'Every tongue confess' at Arena Stage: A newborn play with room to grow
By Peter Marks
Friday, November 19, 2010
Conceived as a hall for the birthing of new plays, Arena Stage's newest space, the Kogod Cradle, warmly embraces that essential function with its inaugural presentation: the world premiere of Marcus Gardley's folkloric exploration of hate crimes in the American South, "every tongue confess."
The symbolic importance of this moment in Arena's evolution should not go unstressed: The company is pursuing a hyper-ambitious path as it stretches its legs in its gloriously re-engineered surroundings in Southwest Washington, courtesy of a $135 million makeover. So perhaps it is fitting that the first original work in this beautiful Cradle feels as if it's still finding its way, too.
Gardley's play, bolstered by a top-notch cast that includes Phylicia Rashad, Jason Dirden and Leslie Kritzer, tries through lyrical speeches, magical spirituality and densely interlocked subplots to locate the redemptive potential in a horrific set of circumstances: the serial burning of black churches in the Alabama of the mid-1990s.
The playwright's theatrical canvas is a dense one, and though he manages at times to fill it with stories of energy and poetic vitality - the relationship between Rashad's Mother Sister and Dirden's young Shadrack being the sharpest - too few of his characters possess the heart-piercing intensity of his apparent role model, August Wilson. They remain instead vaguely literary constructs. As a result, the climax of "every tongue confess" never achieves the desired gut-wrenching effect.
As staged with stark simplicity by director Kenny Leon, the drama takes place in the backwoods of Alabama where blacks and whites of mostly modest means coexist and sometimes intermingle. A Greek chorus of devoted churchgoers (the excellent Crystal Fox, Eugene Lee and E. Roger Mitchell), seated on wooden pews, become aware of the intensifying heat in the building; they soon realize the church is ablaze, and they are trapped. Rather than panic, they console themselves - thanks to the extrasensory perception that a dramatist can confer - with the story of how this cataclysm came to pass.
The boundaries between this world and the next have been dissolved in "every tongue confess," as if the Divinity itself were an active community member.
Enveloped in the narrative are various permutations of the supernatural: a town elder with second sight; a comatose woman whose spirit floats in and out of her ex-husband's consciousness; the ghost of an itinerant blues singer who wanders into Mother Sister's cottage. The sense created here is of a moral universe aching for correction, one in which the sin of racism knows no particular color. That the world seeks a more righteous path is embodied most urgently in Lee's Jeremiah, a gravedigger who is given the task by clairvoyant Mother Sister of paving a road and thereby "preparing the way."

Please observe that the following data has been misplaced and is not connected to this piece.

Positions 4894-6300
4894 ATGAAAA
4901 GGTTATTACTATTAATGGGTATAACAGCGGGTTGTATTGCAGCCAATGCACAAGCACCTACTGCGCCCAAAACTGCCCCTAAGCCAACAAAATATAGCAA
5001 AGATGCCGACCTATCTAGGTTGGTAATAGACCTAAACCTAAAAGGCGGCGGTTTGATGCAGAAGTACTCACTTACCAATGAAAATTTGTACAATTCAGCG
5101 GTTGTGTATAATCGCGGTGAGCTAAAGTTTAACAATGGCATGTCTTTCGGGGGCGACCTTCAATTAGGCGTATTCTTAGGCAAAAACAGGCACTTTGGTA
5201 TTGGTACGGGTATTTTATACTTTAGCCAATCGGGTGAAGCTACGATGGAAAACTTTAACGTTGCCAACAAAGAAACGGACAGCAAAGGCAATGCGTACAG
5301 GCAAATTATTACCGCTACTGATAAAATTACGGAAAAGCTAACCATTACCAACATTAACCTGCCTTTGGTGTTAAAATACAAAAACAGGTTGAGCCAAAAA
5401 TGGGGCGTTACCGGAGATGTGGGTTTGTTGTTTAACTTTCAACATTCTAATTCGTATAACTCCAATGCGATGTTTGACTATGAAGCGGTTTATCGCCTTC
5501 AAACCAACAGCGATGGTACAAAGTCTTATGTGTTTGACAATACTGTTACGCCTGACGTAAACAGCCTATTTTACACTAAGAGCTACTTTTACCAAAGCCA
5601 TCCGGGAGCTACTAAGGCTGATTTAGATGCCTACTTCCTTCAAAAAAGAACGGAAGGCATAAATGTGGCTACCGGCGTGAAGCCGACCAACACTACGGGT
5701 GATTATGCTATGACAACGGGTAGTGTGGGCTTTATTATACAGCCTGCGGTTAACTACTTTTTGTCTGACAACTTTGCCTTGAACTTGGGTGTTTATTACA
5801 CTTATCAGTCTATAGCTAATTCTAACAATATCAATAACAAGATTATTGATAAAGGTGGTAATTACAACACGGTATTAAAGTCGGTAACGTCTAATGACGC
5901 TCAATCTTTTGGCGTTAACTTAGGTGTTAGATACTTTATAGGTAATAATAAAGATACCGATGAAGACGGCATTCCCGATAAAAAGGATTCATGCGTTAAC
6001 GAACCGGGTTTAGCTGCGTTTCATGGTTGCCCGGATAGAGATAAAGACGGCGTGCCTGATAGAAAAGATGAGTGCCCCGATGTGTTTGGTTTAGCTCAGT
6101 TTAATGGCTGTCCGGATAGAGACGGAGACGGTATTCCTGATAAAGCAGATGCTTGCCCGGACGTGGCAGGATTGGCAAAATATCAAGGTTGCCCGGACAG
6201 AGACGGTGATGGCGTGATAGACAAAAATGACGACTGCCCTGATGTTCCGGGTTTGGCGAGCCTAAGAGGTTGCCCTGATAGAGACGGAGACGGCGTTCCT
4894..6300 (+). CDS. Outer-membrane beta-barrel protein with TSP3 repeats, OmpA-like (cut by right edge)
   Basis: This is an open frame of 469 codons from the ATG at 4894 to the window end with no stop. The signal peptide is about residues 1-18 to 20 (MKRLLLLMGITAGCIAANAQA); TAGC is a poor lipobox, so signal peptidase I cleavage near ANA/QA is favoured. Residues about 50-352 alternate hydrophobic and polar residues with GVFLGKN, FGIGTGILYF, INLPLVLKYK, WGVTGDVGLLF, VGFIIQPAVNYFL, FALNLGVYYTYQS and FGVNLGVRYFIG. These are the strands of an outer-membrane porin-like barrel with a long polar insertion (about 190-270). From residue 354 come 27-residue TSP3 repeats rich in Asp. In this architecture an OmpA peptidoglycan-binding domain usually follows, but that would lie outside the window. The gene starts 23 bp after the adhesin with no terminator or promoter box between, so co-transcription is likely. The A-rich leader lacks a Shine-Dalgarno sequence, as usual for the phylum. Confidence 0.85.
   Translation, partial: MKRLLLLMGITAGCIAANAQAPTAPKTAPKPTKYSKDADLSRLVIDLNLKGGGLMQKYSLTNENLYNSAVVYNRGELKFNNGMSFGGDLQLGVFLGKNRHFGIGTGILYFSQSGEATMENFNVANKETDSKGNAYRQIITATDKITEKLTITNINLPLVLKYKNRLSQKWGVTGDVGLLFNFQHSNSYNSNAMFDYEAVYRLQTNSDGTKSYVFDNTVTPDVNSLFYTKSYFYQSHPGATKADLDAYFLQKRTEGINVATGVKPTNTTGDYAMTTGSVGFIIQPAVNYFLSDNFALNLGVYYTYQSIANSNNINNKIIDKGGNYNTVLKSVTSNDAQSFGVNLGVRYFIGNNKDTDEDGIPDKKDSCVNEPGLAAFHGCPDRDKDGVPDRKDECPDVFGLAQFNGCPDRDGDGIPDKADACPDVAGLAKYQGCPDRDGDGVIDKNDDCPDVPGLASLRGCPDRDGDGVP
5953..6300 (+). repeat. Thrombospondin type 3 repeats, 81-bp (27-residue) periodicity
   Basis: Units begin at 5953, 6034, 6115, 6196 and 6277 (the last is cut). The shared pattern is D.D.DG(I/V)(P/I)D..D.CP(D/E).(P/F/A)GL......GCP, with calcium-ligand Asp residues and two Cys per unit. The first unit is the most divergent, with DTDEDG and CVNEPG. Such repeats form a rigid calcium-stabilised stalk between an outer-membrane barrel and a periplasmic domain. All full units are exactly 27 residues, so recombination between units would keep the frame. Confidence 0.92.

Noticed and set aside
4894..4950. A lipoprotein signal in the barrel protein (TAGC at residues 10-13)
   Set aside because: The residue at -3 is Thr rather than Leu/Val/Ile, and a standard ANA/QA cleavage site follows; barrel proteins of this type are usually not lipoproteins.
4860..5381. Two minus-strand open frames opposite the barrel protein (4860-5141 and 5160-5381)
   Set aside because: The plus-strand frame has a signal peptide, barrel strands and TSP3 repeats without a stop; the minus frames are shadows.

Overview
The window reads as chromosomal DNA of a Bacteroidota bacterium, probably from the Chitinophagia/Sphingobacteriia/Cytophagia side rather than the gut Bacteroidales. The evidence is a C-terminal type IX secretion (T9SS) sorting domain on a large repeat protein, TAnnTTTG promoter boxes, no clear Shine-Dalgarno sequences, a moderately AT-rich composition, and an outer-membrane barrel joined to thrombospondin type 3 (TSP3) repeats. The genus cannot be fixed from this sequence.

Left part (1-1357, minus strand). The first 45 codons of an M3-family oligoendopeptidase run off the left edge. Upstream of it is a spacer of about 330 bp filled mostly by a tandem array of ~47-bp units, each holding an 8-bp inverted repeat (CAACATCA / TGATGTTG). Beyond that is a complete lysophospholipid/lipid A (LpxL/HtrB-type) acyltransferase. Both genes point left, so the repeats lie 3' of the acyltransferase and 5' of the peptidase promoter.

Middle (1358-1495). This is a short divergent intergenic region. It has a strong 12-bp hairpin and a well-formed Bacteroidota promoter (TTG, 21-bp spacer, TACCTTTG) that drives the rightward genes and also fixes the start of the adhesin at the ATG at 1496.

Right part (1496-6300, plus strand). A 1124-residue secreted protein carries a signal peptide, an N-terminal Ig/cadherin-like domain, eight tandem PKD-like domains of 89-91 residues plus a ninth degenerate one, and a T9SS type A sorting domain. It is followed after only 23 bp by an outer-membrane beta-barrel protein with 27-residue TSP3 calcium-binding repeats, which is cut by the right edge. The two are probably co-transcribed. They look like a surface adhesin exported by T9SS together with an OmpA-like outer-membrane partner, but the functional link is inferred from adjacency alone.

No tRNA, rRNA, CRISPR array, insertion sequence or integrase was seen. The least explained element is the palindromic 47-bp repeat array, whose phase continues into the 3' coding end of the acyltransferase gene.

The darkness of "every tongue confess" is illuminated by the flames of those churches, and though the piece is far from a whodunit, the question of what may have sparked the crimes hangs over the play. It gives nothing away to say that the prime suspect is the local ne'er-do-well, Stoker Pride (Jim Ireland), who lives on the white side of town with both a rifle and chip on his shoulder. After his ex-wife, played by Kritzer, falls into a coma, their daughter Benny (Autumn Hurlbert), who has been traumatized into silence, comes to live with him.
Yes, there's a lot to keep track of in "every tongue confess," with a turn of the plot to accompany practically every mellifluous turn of phrase. As counterbalance, Leon and set designer Tom Lynch opt for a spare, rustic palette, mounting the production on a wooden floor with a few sticks of furniture and only one elaborate scenic touch: an abstract tree made of intersecting rods that dangles overhead like a chandelier.
The 200-seat Cradle, with its basket-weave walls, luxurious leg room and excellent sight lines, is itself an instant star, a grand platform for the showcasing of a new play. Acoustically, it's a pleasure, too: A spiritual sung late in the evening by the gifted Hurlbert reverberates with tonal crispness.
The depth of acting talent here is a decided bonus. Actors such as Fox and Lee, with their wealth of experience in Wilson's canon, have the full tool belts for Gardley's often elevated language. Ireland brings an apt country gruffness to Stoker, and Dirden, as a teenager eager to taste adventure and urbanity, offers his usual high caliber of authenticity.
Kritzer's character is not as convincingly defined as some of the others; she's the girlfriend of a cocaine dealer one moment and an anxious guardian angel the next. She does yeoman service making these disparate characteristics coherent. As a spectral visitor to Mother Sister, Jonathan Peck proves to be a sturdy testifier to the atrocities that decades of racial hatred can engender. Best of all is Rashad, whose refined comedic instincts ground the play and ensure that the piece doesn't levitate into pretentiousness.
In its final stages, "every tongue confess" picks up some emotional steam, and the clear portrait begins to emerge of a community that needs to look inward, for an understanding of what has unleashed a terrible evil. That the steps to this revelation could be laid out more effectively does not by a long shot nullify the dramatist's imaginative exertion. It just means there's room for a bit more of it.
every tongue confess by Marcus Gardley. Directed by Kenny Leon. Costumes, Ilona Somogyi; lighting, Allen Lee Hughes; composer, Dwight Andrews; sound, Timothy M. Thompson; fight director, Joe Isenberg; wigs, Chuck LaPointe. About 2 hours 15 minutes.